The role of interpersonal emotional regulation on maternal mental health
Journal of Reproductive and Infant Psychology, 2020
García, Maria Ignacia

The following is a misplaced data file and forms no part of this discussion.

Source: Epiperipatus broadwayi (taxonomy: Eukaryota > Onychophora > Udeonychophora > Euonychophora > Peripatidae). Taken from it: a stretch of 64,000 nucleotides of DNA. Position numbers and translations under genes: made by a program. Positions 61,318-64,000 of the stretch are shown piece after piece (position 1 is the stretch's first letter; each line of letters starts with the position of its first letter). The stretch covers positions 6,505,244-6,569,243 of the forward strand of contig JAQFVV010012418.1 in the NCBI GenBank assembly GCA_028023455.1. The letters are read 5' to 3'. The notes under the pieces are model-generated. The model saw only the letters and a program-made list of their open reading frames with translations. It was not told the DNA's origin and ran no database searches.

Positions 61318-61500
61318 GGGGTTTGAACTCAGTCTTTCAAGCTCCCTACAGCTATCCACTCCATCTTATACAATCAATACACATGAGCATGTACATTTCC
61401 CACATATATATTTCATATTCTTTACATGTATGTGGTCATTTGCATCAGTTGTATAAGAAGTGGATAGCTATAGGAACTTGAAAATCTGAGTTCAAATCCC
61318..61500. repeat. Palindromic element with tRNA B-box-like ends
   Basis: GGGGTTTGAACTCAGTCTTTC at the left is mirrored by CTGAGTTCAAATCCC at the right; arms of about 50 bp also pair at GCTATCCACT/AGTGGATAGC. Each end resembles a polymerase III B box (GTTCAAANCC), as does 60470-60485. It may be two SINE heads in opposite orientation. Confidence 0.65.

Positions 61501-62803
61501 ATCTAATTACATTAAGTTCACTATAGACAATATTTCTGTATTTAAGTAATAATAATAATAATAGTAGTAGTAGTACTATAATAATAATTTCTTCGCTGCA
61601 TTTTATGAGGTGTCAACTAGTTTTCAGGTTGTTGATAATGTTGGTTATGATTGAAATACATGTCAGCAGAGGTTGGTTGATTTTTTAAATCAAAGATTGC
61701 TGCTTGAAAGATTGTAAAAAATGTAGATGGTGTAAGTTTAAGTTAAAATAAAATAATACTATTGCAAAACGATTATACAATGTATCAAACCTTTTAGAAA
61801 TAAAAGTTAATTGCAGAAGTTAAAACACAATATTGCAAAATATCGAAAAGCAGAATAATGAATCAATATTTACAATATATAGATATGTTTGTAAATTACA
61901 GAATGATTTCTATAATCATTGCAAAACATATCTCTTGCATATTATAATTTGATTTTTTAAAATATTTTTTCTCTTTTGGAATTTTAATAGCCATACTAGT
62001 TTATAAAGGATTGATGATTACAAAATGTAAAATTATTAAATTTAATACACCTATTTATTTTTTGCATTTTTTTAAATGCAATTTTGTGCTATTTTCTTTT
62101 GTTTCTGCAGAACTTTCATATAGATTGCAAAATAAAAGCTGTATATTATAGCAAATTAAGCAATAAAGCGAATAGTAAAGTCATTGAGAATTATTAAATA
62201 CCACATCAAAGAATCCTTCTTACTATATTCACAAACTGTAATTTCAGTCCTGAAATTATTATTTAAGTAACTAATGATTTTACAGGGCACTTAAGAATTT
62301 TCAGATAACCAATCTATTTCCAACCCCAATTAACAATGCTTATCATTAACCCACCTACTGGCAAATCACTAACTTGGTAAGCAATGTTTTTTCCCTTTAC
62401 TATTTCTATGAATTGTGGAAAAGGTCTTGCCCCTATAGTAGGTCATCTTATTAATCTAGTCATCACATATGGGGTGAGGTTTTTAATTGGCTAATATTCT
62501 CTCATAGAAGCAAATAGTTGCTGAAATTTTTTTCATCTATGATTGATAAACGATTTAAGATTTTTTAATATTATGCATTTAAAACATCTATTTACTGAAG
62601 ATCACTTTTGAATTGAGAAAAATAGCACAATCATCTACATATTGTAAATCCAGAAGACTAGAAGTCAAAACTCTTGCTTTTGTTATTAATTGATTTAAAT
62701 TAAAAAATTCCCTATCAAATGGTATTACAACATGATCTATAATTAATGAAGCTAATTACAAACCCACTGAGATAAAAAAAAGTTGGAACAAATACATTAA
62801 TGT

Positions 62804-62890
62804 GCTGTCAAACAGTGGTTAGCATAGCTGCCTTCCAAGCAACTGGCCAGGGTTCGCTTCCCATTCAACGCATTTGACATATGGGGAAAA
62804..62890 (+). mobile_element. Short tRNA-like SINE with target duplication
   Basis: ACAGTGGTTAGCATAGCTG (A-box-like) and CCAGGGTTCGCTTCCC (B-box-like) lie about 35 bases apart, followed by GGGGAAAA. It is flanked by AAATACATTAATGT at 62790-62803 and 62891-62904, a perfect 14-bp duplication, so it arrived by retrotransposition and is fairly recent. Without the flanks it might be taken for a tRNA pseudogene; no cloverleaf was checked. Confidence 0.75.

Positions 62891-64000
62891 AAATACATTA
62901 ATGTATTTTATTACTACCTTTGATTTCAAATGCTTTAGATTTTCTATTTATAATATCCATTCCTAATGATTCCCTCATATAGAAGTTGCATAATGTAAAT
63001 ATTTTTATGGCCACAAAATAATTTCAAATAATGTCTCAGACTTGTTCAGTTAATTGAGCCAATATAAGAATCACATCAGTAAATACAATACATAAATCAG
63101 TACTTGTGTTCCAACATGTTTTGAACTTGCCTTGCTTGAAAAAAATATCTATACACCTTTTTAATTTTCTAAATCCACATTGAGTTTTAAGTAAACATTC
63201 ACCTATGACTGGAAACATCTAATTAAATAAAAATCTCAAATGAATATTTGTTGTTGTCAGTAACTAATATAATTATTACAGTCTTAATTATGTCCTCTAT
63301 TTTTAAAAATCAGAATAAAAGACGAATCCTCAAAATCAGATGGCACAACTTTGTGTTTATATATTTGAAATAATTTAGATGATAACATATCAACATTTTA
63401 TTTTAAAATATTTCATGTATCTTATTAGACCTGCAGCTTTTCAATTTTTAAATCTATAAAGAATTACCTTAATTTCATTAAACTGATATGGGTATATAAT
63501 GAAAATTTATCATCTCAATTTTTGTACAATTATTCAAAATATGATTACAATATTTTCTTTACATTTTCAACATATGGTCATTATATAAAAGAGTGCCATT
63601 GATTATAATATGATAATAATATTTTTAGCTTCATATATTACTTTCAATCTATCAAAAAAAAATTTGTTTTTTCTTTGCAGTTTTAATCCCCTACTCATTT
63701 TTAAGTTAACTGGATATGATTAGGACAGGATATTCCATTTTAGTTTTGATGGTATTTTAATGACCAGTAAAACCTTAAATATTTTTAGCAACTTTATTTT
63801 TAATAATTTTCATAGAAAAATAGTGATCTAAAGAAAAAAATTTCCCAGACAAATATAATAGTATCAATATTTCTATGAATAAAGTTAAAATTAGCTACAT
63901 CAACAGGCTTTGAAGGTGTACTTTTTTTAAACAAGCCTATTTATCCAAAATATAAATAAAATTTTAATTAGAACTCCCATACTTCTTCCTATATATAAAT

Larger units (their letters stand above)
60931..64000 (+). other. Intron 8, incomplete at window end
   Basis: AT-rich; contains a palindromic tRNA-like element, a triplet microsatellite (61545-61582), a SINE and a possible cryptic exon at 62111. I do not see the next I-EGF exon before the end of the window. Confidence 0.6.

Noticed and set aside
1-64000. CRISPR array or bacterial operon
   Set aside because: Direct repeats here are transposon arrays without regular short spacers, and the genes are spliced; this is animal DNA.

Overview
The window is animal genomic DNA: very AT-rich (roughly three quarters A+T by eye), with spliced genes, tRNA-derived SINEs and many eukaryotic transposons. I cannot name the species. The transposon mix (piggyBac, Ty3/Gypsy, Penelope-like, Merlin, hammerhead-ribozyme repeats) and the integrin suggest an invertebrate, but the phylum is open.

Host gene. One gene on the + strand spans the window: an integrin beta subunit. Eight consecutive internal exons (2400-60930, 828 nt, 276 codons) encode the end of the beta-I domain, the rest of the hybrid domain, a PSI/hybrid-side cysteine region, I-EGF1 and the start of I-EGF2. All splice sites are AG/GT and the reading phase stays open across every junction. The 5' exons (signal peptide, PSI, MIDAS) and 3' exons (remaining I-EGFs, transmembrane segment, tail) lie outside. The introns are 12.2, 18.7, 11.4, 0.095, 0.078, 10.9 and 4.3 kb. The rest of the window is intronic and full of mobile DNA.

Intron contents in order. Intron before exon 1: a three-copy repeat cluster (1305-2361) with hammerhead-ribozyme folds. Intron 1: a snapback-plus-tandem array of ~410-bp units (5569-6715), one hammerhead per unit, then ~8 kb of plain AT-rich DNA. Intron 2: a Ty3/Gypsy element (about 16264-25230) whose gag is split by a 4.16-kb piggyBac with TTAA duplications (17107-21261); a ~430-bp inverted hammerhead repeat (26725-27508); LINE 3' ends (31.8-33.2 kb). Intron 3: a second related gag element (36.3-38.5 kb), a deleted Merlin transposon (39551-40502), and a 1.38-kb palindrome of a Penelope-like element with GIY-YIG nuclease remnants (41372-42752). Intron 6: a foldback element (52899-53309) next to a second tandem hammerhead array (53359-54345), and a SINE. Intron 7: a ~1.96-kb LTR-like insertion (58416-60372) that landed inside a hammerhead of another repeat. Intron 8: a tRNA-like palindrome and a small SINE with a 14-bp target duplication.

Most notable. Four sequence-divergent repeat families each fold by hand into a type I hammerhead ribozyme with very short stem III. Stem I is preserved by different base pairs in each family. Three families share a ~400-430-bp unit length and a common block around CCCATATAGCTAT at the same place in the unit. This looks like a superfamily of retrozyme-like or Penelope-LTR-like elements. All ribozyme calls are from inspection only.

Purpose: Symptoms of depression and anxiety during the perinatal period have a negative impact on mothers and their developing children. A significant body of research has demonstrated an association between mental health and both individual and interpersonal emotion regulation. Yet, this association has not been studied during the perinatal period. The aim of this study was to explore the association between emotion regulation, maternal mental health, and interpersonal emotion regulation during the transition to motherhood in a sample of Chilean women. Methods: Women in their third trimester of pregnancy (n = 253) provided self-reports of emotion regulation and symptoms of depression and anxiety during pregnancy and three months postpartum. Additional self-reports of interpersonal emotion regulation were obtained from individuals who were identified as social support persons by these women. Results: Maternal emotion regulation contributed to maternal symptoms of depression and anxiety during pregnancy and after childbirth. The association between emotion regulation and maternal mental health was moderated by specific interpersonal emotion regulation strategies reported by the participant’s social support persons. Strategies including modulating the emotional response, situation modification, attentional deployment and cognitive change, modified the association between poor regulation strategies and anxiety symptoms. Also, an infrequent use of these interpersonal emotion regulation strategies strengthened the association between these maternal emotional regulation difficulties and anxiety symptoms. Conclusion: Our findings suggest that interpersonal emotional regulation strategies impact the association of maternal emotional regulation strategies and maternal emotional wellbeing.